United States tops Canada to claim bronze at hockey worlds


Nick Bonino of the United States, bottom, scores his side's second goal during the Ice Hockey World Championships bronze medal match between Canada and the United States at the Royal arena in Copenhagen, Denmark, Sunday, May 20, 2018. (Petr David Josek/AP)

COPENHAGEN — Canada will come home without a medal for the first time in four years after dropping a 4-1 decision to the United States in Sunday’s bronze-medal game at the world hockey championship.

"Coming here, we expect gold and expect to compete for gold and when you don’t, it’s disappointing," said alternate captain Ryan O’Reilly, who was playing in his sixth world championship. He won two gold medals and a silver in the past three years. "We still wanted to beat the U.S. and prove we’re the better team but we just didn’t have the jump. We gave them a lot.

"Overall, it’s a disappointing tournament. It feels like a waste of time. You want to come here and compete and have a chance to win and you don’t."

Marc-Edouard Vlasic scored the lone goal for Canada late in the second period, while Curtis McElhinney made 33 saves.

Chris Kreider scored twice for the United States, while Nick Bonino had the eventual winner with O’Reilly serving an interference penalty with 6:39 to play in the third period. Anders Lee also added an empty-net goal with 2:45 remaining. Keith Kinkaid made 24 saves for the win in the U.S. net.

Canadian coach Bill Peters went back to McElhinney in net after Darcy Kuemper took the loss in Saturday’s 3-2 semifinal defeat by Switzerland. Kuemper was also in net when Canada fell 5-4 to the United States in its tournament opener on May 4.

In his four preliminary-round appearances, McElhinney recorded three wins and a loss, with a 1.30 goals-against average and .931 save percentage.

McElhinney kept his team in the game against an American team that generated the lion’s share of the game’s offence through 40 minutes, outshooting Canada 27-17.

Peters also switched up his skaters, dressing defenceman Thomas Chabot in place of Ryan Pulock, putting young speedsters Mat Barzal and Anthony Beauvillier on a line with O’Reilly and moving Bo Horvat onto a new-look energy line with Jean-Gabriel Pageau and Kyle Turris.

"I thought the game was a little bit choppy," said Peters. "I thought the game was going to look a little bit different.

"I thought it was going to look like it did on our goal, with them going down, looking like it was gonna be 2-0 and then we counterattacked to make it 1-1. I thought there was going to be more 5-on-5 play up and down the ice, with two good, skilled teams playing."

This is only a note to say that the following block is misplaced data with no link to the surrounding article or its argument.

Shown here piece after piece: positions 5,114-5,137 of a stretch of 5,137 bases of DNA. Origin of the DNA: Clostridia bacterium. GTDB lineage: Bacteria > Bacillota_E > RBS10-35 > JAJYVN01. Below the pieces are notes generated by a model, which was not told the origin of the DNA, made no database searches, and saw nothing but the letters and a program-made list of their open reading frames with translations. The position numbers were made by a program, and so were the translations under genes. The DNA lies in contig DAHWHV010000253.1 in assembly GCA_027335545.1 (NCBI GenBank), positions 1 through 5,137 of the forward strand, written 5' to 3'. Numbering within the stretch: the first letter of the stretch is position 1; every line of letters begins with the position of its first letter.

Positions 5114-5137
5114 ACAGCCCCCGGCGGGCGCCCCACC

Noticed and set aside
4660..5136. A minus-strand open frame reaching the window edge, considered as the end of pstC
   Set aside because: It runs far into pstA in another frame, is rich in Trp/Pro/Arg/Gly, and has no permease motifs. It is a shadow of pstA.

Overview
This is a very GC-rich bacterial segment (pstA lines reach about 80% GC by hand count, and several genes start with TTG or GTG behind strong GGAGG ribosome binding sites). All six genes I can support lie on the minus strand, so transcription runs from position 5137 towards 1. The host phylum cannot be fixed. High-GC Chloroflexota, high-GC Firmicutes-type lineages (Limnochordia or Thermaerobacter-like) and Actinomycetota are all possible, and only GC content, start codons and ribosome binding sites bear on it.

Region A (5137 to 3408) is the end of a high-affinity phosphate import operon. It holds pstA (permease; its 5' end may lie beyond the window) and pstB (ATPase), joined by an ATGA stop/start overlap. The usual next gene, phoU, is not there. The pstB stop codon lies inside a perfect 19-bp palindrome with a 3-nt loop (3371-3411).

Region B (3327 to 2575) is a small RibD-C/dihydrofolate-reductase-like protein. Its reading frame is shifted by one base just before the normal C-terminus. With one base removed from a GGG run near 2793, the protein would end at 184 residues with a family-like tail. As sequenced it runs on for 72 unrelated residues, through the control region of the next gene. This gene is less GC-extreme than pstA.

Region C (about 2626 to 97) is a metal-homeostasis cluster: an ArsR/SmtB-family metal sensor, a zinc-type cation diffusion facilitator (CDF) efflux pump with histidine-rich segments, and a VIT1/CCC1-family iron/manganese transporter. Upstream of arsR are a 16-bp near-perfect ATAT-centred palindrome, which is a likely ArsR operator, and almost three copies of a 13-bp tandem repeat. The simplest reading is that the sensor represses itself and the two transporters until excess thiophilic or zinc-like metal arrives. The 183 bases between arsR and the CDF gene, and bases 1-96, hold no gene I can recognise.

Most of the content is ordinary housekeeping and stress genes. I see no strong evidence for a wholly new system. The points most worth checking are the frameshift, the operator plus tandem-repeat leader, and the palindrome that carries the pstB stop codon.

Playing their third game in four days, both teams looked flat as they tried to rally to earn bronze after disappointing semifinal losses — a 3-2 defeat by the underdogs from Switzerland for Canada and a 6-0 shutout by Sweden for the U.S.

"I think both teams wanted to play today, but they wanted to play a later game," said Peters.

With the gold-medal game between the defending champions from neighbouring Sweden and surprising Switzerland set to be Sunday’s main attraction, the mood was subdued in the stands at a sold-out Royal Arena.

The second period opened with three American power plays. Canada killed Connor McDavid’s tripping penalty that carried over from the last two seconds of the first period, then a cross-checking call on Ryan Murray.

Kreider opened the scoring at the 6:40 mark of the second with Joel Edmundson in the box after a roughing infraction. Kreider pressured McDavid into a turnover deep in Canada’s zone before deking a sprawling McElhinney.

Canada got on the board when Vlasic finished off a three-way passing play with Horvat and Turris with 1:54 left in the middle period.

"It was a great play by Turr coming into the zone," said Horvat. "I heard Vlasic yelling behind me, so I just wanted to get it to him. He made a great play to put it in."

A series of overlapping penalties midway through the third period offered opportunities for both sides, but the game remained tied until a diving Bonino knocked the puck past McElhinney for the goal that proved to be the game winner.

The U.S. team added two empty-net goals. Lee scored with 2:15 left in the third, then Kreider picked up his second of the game with 1:42 remaining.

Canadian team captain McDavid and his U.S. counterpart Patrick Kane both led their teams in scoring through the tournament. Kane’s assist on Bonino’s goal gave him 20 points in the tournament, a new U.S. record and the best individual performance since Canada’s Dany Heatley had 20 points in 2008. McDavid finished with 17 points, three shy of the Canadian tournament record shared by Heatley and Steve Yzerman (1990). McDavid had one assist in the semifinal but also failed to get on the scoresheet on Sunday.


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